"Kristen (Ortiz's wife at the time) called me," White said. "She was all upset and asked me to take him back. If he thinks it was about the WFA, look at what happened to the WFA. Rampage (Quinton Jackson) still bitches about them to this day. Ask B.J. Penn. Ask any of the guys who have left and have come back. The grass isn't always greener."
The 2006 contract also had a clause that the two would do a three-round boxing match. While the idea sounds ridiculous on the surface, White was a former amateur boxer and early in Ortiz's career, when he was still primarily a wrestler, they trained boxing together and at the time White was the better boxer.
A special on Spike TV that aired in April 2007 was portrayed as if Ortiz backed out of the match, which did no favors for his reputation or drawing power.
"The special was all about Dana White, flying around in Lear jets," Ortiz said. "We agreed to do a 50/50 split on revenues, but then he would never sign a bout agreement. I did all my medicals, just like a regular fight. Then they made it look like he was standing there at the weigh-ins and I didn't show up."
White said the boxing match was supposed to be private, until Ortiz talked about it with a reporter and suddenly interest escalated, but whatever money was to go to charity.
From a business standpoint, Ortiz in 2006 was pure gold. But in 2008, it's very much a question. Ortiz hasn't had a win against a true top opponent in years.
Even Ortiz's 15-5-1 record is interpreted completely different by both.
"In the last eight years, the only people who have beaten me are Randy Couture and Chuck Liddell, two of the best fighters in the world," Ortiz said.
"Look at his record," White said. "When was the last time he beat a legitimate top contender? Forrest Griffin was right out of 'The Ultimate Fighter' and a lot of people think Griffin won that fight. You have to go back to Vitor Belfort (in early 2005). He's not ranked in anyone's top 10."
Ortiz said the difference is for the first time in five years, his back problems, which hampered his formerly explosive takedown shots, is healed.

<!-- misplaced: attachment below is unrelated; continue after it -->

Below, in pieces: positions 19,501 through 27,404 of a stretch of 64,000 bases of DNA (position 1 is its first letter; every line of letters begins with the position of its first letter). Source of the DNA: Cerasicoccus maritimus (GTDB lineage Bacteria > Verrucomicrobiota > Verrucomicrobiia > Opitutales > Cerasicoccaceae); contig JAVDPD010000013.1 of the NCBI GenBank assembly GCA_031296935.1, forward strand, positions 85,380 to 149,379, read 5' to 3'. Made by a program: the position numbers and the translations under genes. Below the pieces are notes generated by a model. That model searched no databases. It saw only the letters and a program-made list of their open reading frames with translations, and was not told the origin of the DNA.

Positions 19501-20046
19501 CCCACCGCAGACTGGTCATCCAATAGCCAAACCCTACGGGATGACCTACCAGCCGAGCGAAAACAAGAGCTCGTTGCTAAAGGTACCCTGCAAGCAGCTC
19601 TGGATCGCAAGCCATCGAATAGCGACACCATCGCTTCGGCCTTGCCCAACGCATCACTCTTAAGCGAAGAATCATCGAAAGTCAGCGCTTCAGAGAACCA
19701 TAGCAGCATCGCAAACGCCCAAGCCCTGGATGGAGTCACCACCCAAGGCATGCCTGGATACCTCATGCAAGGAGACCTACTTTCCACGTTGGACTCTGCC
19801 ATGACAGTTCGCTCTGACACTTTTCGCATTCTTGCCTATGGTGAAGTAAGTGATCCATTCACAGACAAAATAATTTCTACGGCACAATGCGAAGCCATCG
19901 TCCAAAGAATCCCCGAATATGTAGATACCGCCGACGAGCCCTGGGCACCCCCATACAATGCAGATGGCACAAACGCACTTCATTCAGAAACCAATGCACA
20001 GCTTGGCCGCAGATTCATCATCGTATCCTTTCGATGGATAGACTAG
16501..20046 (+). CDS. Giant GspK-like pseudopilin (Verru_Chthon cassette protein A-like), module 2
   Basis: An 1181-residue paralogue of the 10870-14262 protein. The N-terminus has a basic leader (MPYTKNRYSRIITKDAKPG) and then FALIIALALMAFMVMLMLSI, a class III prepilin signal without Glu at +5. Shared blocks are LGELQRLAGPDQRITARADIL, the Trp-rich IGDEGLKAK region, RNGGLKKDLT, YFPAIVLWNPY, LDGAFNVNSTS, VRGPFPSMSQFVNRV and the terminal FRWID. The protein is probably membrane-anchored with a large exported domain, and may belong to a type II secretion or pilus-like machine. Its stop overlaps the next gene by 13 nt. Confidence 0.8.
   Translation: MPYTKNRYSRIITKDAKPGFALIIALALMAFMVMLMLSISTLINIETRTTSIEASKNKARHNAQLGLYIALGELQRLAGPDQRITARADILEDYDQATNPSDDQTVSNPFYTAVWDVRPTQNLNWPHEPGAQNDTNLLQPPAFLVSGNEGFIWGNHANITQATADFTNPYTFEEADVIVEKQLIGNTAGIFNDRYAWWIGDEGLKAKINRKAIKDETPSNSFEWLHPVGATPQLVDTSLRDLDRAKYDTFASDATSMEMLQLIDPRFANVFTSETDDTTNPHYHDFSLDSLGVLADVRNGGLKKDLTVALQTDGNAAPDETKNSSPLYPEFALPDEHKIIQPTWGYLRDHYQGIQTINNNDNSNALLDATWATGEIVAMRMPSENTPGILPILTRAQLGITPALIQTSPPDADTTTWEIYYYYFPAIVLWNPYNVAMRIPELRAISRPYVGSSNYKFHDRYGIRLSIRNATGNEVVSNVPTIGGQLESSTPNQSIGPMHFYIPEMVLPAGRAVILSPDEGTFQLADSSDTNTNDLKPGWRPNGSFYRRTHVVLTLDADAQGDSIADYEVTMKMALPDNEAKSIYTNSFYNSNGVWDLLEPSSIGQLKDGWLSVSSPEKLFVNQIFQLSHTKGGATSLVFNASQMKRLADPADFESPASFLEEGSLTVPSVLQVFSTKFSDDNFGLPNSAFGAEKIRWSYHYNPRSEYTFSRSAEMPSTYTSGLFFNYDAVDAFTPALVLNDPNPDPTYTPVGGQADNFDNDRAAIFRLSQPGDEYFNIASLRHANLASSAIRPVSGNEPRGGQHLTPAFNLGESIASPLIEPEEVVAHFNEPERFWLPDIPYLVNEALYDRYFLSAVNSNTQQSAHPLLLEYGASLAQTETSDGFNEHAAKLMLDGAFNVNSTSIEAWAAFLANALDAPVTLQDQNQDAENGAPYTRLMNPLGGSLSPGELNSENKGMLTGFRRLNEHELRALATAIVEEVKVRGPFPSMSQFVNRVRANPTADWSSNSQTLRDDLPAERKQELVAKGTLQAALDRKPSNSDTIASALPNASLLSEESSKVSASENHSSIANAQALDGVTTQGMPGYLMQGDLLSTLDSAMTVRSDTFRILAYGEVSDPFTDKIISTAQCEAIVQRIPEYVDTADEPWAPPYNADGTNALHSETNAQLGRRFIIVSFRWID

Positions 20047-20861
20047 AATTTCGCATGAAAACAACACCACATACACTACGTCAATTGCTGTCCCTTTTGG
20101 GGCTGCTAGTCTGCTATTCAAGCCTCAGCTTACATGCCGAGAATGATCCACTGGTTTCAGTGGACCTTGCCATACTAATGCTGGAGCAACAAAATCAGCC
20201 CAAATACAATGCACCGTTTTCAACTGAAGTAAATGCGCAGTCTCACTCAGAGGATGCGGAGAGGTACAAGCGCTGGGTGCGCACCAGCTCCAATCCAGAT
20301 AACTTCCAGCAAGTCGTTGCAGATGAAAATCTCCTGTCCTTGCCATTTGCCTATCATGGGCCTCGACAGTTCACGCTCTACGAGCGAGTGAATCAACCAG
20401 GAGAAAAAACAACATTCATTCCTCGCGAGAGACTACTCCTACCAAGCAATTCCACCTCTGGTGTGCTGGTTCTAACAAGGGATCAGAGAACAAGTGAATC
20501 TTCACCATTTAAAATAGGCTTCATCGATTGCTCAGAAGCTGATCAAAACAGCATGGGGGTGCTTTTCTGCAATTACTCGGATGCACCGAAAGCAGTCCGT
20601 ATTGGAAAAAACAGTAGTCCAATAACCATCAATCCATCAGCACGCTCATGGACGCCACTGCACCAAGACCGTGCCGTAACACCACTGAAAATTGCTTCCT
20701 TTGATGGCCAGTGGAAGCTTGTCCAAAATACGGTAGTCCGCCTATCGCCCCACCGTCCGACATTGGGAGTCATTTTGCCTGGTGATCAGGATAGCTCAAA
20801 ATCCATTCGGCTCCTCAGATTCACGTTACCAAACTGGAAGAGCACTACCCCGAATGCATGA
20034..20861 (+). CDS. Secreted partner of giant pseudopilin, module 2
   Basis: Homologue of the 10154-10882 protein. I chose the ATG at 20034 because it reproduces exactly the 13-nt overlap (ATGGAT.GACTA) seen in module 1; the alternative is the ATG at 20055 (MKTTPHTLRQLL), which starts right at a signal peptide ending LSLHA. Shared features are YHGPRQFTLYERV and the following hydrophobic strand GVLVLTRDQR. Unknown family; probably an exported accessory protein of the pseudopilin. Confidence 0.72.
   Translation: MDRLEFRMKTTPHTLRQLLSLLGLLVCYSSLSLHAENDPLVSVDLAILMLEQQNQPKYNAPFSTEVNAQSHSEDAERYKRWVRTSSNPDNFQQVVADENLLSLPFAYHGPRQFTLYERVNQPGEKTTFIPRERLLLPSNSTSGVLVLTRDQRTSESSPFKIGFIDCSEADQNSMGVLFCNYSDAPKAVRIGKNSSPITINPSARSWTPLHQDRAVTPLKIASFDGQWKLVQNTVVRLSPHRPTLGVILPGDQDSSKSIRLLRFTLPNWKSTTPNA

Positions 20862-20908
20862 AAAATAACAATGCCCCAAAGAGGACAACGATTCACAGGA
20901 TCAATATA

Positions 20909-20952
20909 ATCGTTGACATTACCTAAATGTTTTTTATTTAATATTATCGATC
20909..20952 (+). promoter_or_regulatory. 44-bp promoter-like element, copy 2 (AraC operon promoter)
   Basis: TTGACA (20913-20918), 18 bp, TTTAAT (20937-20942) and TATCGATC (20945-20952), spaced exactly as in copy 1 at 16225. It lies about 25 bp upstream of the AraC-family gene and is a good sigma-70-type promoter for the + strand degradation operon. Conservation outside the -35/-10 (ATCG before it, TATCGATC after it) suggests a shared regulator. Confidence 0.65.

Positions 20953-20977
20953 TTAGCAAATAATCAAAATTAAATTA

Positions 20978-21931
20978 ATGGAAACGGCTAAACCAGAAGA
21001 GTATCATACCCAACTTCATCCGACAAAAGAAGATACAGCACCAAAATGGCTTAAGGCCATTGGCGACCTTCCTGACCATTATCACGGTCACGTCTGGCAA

"I feel 100 percent," he said. "I was 60 to 70 percent when I fought Rashad (Evans) and Chuck. I didn't have to get injections in my back two weeks before the fight like with Evans. I'm wrestling the way I used to wrestle for the first time in years."
And even White concedes Ortiz can help them and come across as a top star on the outside.
"He'll probably dominate, because he won't be fighting the same level of competition," he said. "Kimbo Slice? Three months ago he was fighting in your backyard."
Ortiz feels he's got several potential big fights outside of the UFC.
"There's a rematch with Randy Couture, a rematch with Frank Shamrock, and maybe (heavyweights) Kimbo Slice or Fedor Emelianenko," he said. "Yes, they are (except Shamrock) heavyweights, but we can fight at a catch weight. Babalu (Renato Sobral) is another one. I have three or four years left."
It's no secret why UFC booked Machida, 12-0, a highly respected but uncharismatic relative unknown to the casual UFC fans, as Ortiz's last opponent. The expectation is Machida would get a win over a huge name opponent, and hopefully become a star in the process, and become someone who can draw if challenging for the marquee light heavyweight title.
The match has more intrigue within the MMA world than any fight in a long time, because Machida is seen as White's surrogate fighter, and the question becomes, if Ortiz wins, what will he do, and what will he say, in his final interview. Or will White allow him a final interview?
"He did not want to fight Machida," White said. "He ranted and raved to (UFC matchmaker) Joe Silva about it. "I can't do anything about the matches once they're in the cage. Everyone knows my feelings for Chuck Liddell, but when he's in the cage, there's nothing I can do and either he wins or he loses. But this time, I want to see Machida win. But if Tito knocks Machida out, I'm still out of the Tito Ortiz business."